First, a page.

Friday, August 07, 2009

WOIO Gets Clearance For Power Boost

Trip Ericson, creator of the RabbitEars.info website, passes along word that the alleged Cleveland market CBS affiliate has been a construction permit by the FCC for a power increase.

It's the 10.3 kW facility Raycom Media's WOIO/19 Shaker Heights (RF channel 10) applied for in mid-2008, which would be a slight bump up from the current 3.5 kW facility being used by the station. It'd also be slightly higher up on the station's tower - 361 meters height above average terrain, vs. 304 for the current DT 10 facility.

Trip and others have told us in the past that you "shouldn't expect much" whenever that new facility makes it to the air.

It's still rather low in power level, and does virtually nothing to solve reception problems north of the Parma antenna farm...for very good reason, as Canadian-cross-Lake-Erie powerhouse CFPL/10 London ON is still on the air, and needs signal protection.

And it'll need that protection from Cleveland even after Canadian TV goes all digital in a couple of years, as CFPL has filed to remain on channel 10 in the digital age.

But...it's at least slight movement, and maybe some people will have a better shot at the signal.

8 comments:

emery_r said...

Why on earth hasn't WOIO apparently tried to move to another channel, whether it's VHF or UHF? Seems very odd to be tied to a frequency that (a) isn't performing for them now, and (b) isn't likely to improve significantly, even when these latest changes take effect.

Wayne In Akron said...

@EmeryR...

As much as I'd like to jump on the WOIO basher bandwagon on this one, a few words in OMW's story is very telling...

-------------------------------
It's the 10.3 kW facility (WOIO) applied for in MID-2008.
-------------------------------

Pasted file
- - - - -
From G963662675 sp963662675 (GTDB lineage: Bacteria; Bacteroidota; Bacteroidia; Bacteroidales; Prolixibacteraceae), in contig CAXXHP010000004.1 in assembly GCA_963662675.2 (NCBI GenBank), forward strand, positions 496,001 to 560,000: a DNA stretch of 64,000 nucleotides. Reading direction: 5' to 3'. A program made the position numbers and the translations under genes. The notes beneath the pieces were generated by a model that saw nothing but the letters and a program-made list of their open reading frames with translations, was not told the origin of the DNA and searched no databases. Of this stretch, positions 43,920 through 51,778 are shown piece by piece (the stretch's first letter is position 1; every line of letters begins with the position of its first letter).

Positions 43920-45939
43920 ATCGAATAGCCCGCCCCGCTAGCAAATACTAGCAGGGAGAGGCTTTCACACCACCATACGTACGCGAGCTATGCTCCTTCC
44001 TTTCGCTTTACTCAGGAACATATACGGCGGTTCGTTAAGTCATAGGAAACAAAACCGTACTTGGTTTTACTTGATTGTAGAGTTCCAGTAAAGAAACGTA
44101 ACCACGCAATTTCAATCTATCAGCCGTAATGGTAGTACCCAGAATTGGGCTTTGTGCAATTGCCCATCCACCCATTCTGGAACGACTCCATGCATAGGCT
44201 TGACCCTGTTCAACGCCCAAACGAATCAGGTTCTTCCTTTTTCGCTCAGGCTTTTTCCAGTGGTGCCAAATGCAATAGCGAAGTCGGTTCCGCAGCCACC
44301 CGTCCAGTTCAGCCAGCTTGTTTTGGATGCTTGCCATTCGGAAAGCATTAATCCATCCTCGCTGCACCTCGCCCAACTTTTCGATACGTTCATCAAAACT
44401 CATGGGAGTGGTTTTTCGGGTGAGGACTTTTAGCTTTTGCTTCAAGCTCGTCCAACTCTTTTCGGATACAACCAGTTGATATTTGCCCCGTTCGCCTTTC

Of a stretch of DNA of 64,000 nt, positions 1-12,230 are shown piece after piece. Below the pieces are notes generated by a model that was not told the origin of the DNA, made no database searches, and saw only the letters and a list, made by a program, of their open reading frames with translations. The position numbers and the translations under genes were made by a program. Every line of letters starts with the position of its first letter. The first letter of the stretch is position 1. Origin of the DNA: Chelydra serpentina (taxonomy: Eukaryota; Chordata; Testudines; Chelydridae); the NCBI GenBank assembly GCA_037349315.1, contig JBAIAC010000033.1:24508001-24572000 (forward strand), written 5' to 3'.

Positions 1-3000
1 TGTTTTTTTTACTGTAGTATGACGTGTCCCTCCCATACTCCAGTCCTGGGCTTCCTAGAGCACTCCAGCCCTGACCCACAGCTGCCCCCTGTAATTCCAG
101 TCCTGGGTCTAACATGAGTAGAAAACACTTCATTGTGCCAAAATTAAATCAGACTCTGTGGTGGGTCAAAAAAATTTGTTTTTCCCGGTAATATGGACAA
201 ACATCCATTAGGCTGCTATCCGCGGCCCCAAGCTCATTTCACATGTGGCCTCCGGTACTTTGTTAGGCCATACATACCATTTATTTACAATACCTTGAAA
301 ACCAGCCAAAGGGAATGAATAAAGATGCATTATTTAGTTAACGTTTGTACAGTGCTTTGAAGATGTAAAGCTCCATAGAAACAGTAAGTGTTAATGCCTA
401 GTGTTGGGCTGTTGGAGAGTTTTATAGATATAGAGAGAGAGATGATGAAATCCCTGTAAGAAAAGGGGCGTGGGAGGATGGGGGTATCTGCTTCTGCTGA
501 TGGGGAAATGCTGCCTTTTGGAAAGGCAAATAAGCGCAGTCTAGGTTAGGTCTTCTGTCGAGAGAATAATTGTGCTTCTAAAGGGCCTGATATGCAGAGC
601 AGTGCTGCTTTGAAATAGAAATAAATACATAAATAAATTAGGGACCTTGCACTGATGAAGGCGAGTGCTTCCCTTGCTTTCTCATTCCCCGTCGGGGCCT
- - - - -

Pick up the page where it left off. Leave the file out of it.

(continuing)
The bigger question is:

WHY HAS IT TAKEN THE FCC OVER 1 YEAR TO APPROVE THIS?

With this as an example of the expediency of the FCC, it is a bit understandable that WOIO wouldn't be too willing to rely on the FCC to fix the issue for Cleveland area TV viewers.

Mike Golch said...

my question is this when the boost in power is applies will their signal strenght be that where you can reliably recieve their channel?

emery_r said...

I still think my question is a good one, especially since "those in the know" doubt that the approved changes will cure the problem for WOIO. Something tells me they really didn't recognize the severity of their future reception issues when this was filed, if it was indeed a year ago.

A different VHF channel, or a switch to UHF, sure seems like a better global solution for their current problems.

One of our local Cincinnati VHF stations (WCPO/9, on RF 10)) has also asked for a further power boost, believing it will cure THEIR reception problems. Time will tell, I suppose, but I do hope it won't take a year to gain approval. Something tells me it will NOT.

Trip said...

Wayne:

Canadian coordination. The FCC approved most routine power boosts very quickly during the transition, but when dealing with Canada or Mexico, it can drag on forever.

TheWgp said...

Emery:
Many people blame Raycom, the notoriously penny-pinching and penny-wise-pound-foolish owners of WOIO. VHF does lower the electric bill (speaking in general terms)...

Wayne: My understanding has been that the holdup has been on the Canadian side - the Canadian bureaucracy has little to no interest in caring about American stations and their reception.

Mike:
Sadly, this boost in signal strength will not be likely to help most people. The biggest improvement, in all honesty, is likely the height - improved sightlines are going to be available as the antenna is just a bit higher to make it over distant obstacles.

It's worth noting that nobody much north of Parma is going to see much improvement from this - if you want to see WOIO in Cleveland (or much of anywhere north of 480, including Shaker Heights, you'd best figure out which pay TV provider will screw you the least...

emery_r said...

And a lack of viewers lowers the ad revenue, so a reasonable person would reasonably conclude that WOIO needs to do what it can to get more eyes on their channel.

As was said, they appear to be "penny wise, pound foolish" -- or put another way, focused only on the short term, ignoring the long term. Does the short term even MATTER if you're mortgaging your long-term health?

Jeffrey said...

I live in Mentor, Ohio and I could not receive the digital signal at all. The WOIO analog signal was the strongest before the conversion, so there was nothing wrong with my antenna. I finally broke down and paid $10/month to get DISH HD package which provides WOIO in HD.

I think that since most people get their stations through satellite or cable, stations like WOIO do not want to put much money into OTA broadcasts.